“What is your opinion? If a man has a hundred sheep and one of them goes astray, will he not leave the ninety-nine in the hills and go in search of the stray?” (Matthew 18:12)
“Go out, therefore, into the main roads and invite to the feast whomever you find.” (Matthew 22:9)

The first text reminds us that no matter how many we have in the sheep pen, the one in danger is our responsibility too, and the second text tells us that the command to go is really an opportunity to share an invitation to a party. Both envision us taking this calling with all seriousness and moving beyond the walls.

I wonder what those early disciples thought when, as Hebrews, they were told to take the words and works of their Master to everyone, even non-Hebrews? This approach is a reminder to us that the Gospel is for everyone in the sense that people like us and people not like us are called to be part of the party that is the Kingdom of GOD. And, it is a reminder to us that to follow Jesus' words and "to go," is always difficult no matter when the moment.

These thoughts obviously lead to the second question. Within this current context, which has become decidedly cold for gospel-sharers, what does it mean to make disciples for Jesus?

In general, to be a disciple is to follow the precepts and instructions of the master-teacher. Here the learner attaches herself to the master's school and learns the craft by observing and doing.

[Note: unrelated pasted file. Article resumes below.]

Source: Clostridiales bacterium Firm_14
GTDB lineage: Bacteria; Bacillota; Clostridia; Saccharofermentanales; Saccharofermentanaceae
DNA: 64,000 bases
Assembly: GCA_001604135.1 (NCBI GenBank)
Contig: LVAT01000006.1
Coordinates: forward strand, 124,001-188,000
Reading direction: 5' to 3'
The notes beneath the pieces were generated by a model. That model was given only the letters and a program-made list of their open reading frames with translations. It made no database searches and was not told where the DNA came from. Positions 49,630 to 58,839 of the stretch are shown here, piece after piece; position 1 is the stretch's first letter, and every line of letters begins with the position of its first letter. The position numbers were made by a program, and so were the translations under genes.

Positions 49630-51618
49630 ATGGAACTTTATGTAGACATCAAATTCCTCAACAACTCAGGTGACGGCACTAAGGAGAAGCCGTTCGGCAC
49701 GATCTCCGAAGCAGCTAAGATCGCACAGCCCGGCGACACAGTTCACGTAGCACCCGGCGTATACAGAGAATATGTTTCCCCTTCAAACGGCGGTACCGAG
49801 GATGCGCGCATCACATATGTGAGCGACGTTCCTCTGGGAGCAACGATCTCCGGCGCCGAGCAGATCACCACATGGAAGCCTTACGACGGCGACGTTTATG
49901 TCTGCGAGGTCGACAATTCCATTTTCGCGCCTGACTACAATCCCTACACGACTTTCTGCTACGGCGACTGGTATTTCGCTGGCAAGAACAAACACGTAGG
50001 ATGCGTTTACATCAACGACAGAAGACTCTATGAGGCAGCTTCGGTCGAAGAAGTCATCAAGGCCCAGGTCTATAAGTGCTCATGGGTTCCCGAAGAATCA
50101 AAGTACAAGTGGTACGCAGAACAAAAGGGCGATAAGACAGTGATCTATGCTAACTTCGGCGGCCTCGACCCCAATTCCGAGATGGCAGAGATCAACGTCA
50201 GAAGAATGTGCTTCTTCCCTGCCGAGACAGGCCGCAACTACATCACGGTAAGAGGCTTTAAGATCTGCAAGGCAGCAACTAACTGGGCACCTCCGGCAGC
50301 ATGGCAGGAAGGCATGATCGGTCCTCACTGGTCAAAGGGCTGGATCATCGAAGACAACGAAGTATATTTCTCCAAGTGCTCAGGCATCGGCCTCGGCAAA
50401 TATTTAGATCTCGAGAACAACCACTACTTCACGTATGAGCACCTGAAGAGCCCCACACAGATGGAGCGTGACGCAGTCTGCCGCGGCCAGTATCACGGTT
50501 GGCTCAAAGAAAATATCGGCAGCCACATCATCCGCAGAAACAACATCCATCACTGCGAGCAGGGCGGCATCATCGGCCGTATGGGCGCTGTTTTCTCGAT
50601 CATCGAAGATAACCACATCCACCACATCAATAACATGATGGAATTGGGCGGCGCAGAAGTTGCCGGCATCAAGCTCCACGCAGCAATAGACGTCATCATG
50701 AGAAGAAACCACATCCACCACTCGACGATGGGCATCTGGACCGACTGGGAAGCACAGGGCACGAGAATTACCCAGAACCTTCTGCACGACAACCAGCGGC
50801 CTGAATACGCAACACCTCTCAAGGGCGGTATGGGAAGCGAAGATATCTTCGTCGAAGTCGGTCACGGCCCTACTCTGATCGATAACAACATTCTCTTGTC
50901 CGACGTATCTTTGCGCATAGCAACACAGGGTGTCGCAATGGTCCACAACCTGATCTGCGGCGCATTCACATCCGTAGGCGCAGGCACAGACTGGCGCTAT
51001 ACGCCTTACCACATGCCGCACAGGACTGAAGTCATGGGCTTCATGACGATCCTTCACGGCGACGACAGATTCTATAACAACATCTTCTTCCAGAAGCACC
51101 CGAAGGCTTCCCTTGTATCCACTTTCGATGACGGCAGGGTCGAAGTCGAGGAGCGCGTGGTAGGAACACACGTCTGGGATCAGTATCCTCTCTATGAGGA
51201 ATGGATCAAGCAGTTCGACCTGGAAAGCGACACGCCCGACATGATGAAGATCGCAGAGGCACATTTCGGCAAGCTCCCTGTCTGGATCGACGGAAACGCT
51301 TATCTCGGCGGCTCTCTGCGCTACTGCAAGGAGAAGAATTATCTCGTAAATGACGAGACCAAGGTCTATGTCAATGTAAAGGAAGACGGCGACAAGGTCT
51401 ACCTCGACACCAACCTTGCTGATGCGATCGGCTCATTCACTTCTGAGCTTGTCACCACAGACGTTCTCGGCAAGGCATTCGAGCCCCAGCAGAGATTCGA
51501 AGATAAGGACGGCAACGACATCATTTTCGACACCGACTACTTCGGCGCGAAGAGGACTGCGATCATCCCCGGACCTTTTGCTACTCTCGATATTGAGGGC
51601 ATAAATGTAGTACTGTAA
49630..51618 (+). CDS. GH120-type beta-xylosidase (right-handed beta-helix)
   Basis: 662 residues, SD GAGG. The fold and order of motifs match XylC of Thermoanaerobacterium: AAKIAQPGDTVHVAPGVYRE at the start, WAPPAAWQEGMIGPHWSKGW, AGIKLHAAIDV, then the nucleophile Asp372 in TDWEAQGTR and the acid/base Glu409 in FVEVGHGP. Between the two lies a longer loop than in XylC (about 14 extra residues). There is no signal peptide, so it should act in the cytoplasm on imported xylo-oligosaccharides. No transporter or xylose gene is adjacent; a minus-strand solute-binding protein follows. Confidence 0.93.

Following Jesus is different.

First, learners do not flock to this Master, they are recruited, initially by the Master himself ("he chose the 12 to be with him"), and then by those the Master trains.

Second, the craft we are learning and teaching is not some philosophy of life to be mulled and thought, but a new life and a new way to live. Supremely, and we must never forget this, the Jesus-way is something to be done. This is a difficult path to introduce to the uninterested, especially in such a data rich environment like we have.

Let me attempt to say this bluntly: Our culture is much too distracted to re-read the gospel story. Their preoccupation with the new and the novel allows Jesus to only be seen through the lens of their past church experience (which could be no more that some TV preacher's rant). To most Jesus is hackneyed and derivative, and they do not care for the what they perceive as its life-denying odor.

What are we to do?

To make disciples, to teach the observation (read: practice) of all that Jesus did and said, first we must actually and consistently practice discipleship ourselves. Then, and only then do we attempt to make disciples.